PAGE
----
We have captured this month's most interesting, innovative, and maybe some of the strangest examples of stem cells in the news from around the world.
In July, the countries of Germany and Poland announced the Dioscuri Programme, which will fund research efforts across Western and Eastern Europe. This program will provide funding for ten research teams over the next 10 years to establish centers for scientific excellence within Poland. The EU has recognized a huge gap in scientific achievement between Eastern and Western Europe, and this initiative strives to close that gap and encourage greater collaboration between countries.
Beginning in March 2018, embryonic stem cells (ES) will be available to medical institutions in Japan. This move has been approved by both the health and science ministries of the country. The source of the ES cells is the result of a partnership with an infertility clinic in Kyoto, which will provide fertilized eggs that would otherwise be discarded. This will allow doctors to consider ES cell treatment options for a variety of diseases, including spinal cord injury, Parkinson’s, diabetes, and more.
The governing board of the California Institute of Regenerative Medicine (CIRM) has approved funding for 10 projects in 2017, including a one seeking to find a better treatment for the fatal blood disorder, alpha thalassemia major. This condition is diagnosed in the womb and the project, to be conducted by a team of researchers at UCSF, would utilize hematopoietic stem cells (HSCs) from the mother’s bone marrow and transplant them to the child prior to birth.
A group of researchers from the Princess Margaret Cancer Centre in Toronto have defined 2 distinct stem cell-like populations that contribute to relapse in patients with acute myeloid leukemia (AML). These cells can be characterized at diagnosis, can give insights into the relapse risk of the patient, and can help determine treatment options for the patient. Specific mutations were identified in the stem cell-like cells that greatly contribute to the risk of relapse.
Scientists at the Cleveland Clinic have identified a key pathway linking a high-fat diet with the development of colorectal cancer. They found that high expression of two Vitamin A signaling proteins contribute to the metastasis and aggression of the cancer. These pathways, when overexpressed, provide the necessary conditions to maintain the pool of cancer stem cells in the colon. A high fat diet contributes to the upregulation of these pathways and increases the likelihood of developing a more aggressive cancer.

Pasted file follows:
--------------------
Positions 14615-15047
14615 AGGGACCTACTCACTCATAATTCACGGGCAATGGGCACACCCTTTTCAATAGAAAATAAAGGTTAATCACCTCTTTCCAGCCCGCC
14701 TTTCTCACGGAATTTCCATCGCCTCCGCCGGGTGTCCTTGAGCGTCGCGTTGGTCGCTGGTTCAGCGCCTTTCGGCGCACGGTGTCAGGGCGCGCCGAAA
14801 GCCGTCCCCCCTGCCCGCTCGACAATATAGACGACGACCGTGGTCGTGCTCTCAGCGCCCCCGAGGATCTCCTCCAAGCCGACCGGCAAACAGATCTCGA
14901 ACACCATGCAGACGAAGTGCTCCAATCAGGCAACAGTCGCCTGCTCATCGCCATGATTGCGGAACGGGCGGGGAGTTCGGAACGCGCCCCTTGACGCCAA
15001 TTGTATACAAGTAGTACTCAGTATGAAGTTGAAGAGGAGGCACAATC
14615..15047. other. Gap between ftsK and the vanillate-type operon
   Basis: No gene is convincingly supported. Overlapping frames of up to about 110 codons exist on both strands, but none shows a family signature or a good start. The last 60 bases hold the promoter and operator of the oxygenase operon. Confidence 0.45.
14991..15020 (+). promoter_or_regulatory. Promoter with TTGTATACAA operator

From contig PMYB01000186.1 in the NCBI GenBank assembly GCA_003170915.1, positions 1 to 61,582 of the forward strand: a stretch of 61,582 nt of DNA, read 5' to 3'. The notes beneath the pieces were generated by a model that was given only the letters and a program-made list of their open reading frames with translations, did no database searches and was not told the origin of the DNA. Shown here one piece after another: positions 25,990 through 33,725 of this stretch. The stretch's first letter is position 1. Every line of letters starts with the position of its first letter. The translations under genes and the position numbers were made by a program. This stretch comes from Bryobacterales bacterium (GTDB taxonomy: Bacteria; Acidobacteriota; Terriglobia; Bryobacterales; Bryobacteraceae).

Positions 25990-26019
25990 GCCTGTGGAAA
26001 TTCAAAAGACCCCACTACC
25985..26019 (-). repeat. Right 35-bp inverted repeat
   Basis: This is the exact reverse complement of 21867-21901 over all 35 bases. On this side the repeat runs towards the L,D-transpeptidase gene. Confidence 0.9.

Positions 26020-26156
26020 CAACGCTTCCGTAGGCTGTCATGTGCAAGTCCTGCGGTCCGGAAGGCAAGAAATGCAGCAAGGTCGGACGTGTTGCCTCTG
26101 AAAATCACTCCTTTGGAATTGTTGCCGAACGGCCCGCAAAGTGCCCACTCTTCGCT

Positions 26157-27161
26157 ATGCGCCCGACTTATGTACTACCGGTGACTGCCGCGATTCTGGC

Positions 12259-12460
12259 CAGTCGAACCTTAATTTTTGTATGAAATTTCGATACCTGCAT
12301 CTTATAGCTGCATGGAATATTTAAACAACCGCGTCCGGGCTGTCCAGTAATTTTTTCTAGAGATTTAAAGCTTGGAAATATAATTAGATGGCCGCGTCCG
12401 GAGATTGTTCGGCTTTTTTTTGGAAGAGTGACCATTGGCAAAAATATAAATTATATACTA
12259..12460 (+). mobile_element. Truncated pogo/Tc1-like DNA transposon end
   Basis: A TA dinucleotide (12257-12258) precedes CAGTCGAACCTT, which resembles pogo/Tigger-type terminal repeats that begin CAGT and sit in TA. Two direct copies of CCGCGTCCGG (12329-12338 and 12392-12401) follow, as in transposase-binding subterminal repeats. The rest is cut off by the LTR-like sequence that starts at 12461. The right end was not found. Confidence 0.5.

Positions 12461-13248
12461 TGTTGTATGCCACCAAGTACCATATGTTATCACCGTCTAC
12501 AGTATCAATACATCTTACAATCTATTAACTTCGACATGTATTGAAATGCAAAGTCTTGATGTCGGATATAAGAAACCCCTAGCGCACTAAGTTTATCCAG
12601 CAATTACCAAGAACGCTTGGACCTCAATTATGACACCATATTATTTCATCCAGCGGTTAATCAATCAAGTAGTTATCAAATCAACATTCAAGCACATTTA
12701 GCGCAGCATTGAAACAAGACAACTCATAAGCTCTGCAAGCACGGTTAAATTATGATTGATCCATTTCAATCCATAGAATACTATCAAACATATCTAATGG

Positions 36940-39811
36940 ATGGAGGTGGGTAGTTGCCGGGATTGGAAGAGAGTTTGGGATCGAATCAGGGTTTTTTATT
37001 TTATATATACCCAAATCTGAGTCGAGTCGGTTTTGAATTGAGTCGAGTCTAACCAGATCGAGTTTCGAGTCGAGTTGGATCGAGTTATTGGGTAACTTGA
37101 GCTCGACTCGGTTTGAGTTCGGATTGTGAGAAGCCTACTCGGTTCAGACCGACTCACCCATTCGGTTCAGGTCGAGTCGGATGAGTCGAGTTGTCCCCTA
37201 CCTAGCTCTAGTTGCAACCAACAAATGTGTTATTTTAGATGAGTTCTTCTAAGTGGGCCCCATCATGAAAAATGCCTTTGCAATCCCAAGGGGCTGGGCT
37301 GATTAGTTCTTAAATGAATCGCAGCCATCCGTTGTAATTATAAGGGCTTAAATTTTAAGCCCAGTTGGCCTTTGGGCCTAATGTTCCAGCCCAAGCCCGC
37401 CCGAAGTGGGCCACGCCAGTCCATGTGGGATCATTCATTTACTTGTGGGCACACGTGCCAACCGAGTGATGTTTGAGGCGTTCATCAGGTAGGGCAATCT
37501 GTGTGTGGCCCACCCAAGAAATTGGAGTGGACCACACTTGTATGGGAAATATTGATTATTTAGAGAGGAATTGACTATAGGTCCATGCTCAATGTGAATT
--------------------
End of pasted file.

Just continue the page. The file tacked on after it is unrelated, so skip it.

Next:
Researchers at the University of Wisconsin have successfully grown functional arteries from stem cells in the lab. The team, from the Morgridge Institute for Research, transferred the arterial endothelial cells into mice recovering from a heart attack and showed marked improvements in survival. This development is one step further to creating artery “banks” for cardiovascular surgery, which could improve survival and recovery rates in several cardiovascular diseases.
A giraffe named Mahali received a stem cell therapy to treat arthritis in his left hoof. He is the first giraffe to receive this veterinary treatment. Arthritis in giraffes is not uncommon and is typically managed through hoof trims. Six weeks following the treatment, Mahali’s hoof has improved so that he is again able to bear weight on it!
A team of scientists from Brigham and Women’s Hospital and the Harvard Stem Cell Institute have developed a new stem cell therapy to target cancers that have metastasized to the brain. The treatment uses bone-marrow derived mesenchymal stem cells loaded with an oncolytic virus and a PD-1/PD-L1 checkpoint inhibitor. The cells are delivered through the carotid artery to specifically target the brain cancer cells. The team will soon be pursuing this treatment in other cancer models in mice.
Cell therapies have opened the door to personalized medicine and continue to reveal new and innovative ways to treat disease in humans. Not only does it have the potential to treat debilitating diseases, it could have the power to reverse detrimental conditions that currently have no known cure. The researchers at BioInformant have compiled 8 of the most promising reasons the progress of cell therapies are our future.
Researchers at the Dana Farber Cancer Institute have data suggesting that intestinal crypt stem cells are replenished by mature cells in the gut tissue, and not by other stem cells in the intestine, as previously thought. These findings could uncover new therapeutic targets for tissue regeneration in the future.